Use when:

  • The language used to describe the conflict is limited to winners/losers and us/them.

Pattern: Microscope/Macroscope

Force yourself to look at a situation from both a macro and micro view. It can be hard to consider a situation from multiple perspectives. Through these lenses, however, nuances of the situation reveal themselves. New and different perspective on a situation gives you an opportunity to re-evaluate the conflict, and determine whether the conflict is truly stalling a project.

Use when:

  • You’re having trouble seeing the situation from any perspective besides your own.

Pattern: Pick one thing

Unpack a conflict by picking one aspect and focusing only on that. Sometimes, conflict is caused because the situation consists of many overlapping aspects. Layered agendas, objectives, problems, and requirements can lead to conflict when team members don’t have clear priorities. By picking one thing to focus on, you can eliminate some of the noise, and use that to drive other problems.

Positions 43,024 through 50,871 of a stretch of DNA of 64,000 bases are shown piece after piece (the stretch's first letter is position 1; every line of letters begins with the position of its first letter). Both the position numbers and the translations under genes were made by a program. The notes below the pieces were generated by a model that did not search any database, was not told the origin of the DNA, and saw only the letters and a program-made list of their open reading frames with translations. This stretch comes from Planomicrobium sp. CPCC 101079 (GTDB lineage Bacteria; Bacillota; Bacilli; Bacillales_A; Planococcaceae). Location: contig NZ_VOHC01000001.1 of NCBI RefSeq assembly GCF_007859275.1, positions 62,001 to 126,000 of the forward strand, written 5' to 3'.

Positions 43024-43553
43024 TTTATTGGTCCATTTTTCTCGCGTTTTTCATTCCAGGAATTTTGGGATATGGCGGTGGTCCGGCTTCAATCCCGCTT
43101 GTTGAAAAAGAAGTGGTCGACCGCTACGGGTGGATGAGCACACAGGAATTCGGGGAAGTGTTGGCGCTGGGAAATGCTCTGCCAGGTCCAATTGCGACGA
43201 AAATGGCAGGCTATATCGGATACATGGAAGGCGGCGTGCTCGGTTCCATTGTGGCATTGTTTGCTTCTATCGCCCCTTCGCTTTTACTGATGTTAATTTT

Use when:

  • Performance suffers due to lack of focus.

Pattern: List assumptions

Create a list of assumptions behind the situation. Sometimes, different people are making different assumptions about responsibilities, parameters, constraints, objectives, or anything driving creative work. Writing a list of assumptions brings them into focus, and encourages team members to ask questions, validate the assumptions. 

Use when:

  • Team members are not performing as expected, delivering work that doesn’t address the problem.

Pattern: Draw pictures

Use pictures to communicate situations and solutions. Countless books describe the power of communicating visually, so there’s no need to validate it yet again here. You can use that power to bridge the gap between people who aren’t communicating effectively.

Use when you need to:

  • Define the problem
  • Validate constraints or parameters
  • Highlight specific issues
  • Establish a design direction
  • Define a plan or approach
  • Assign responsibilities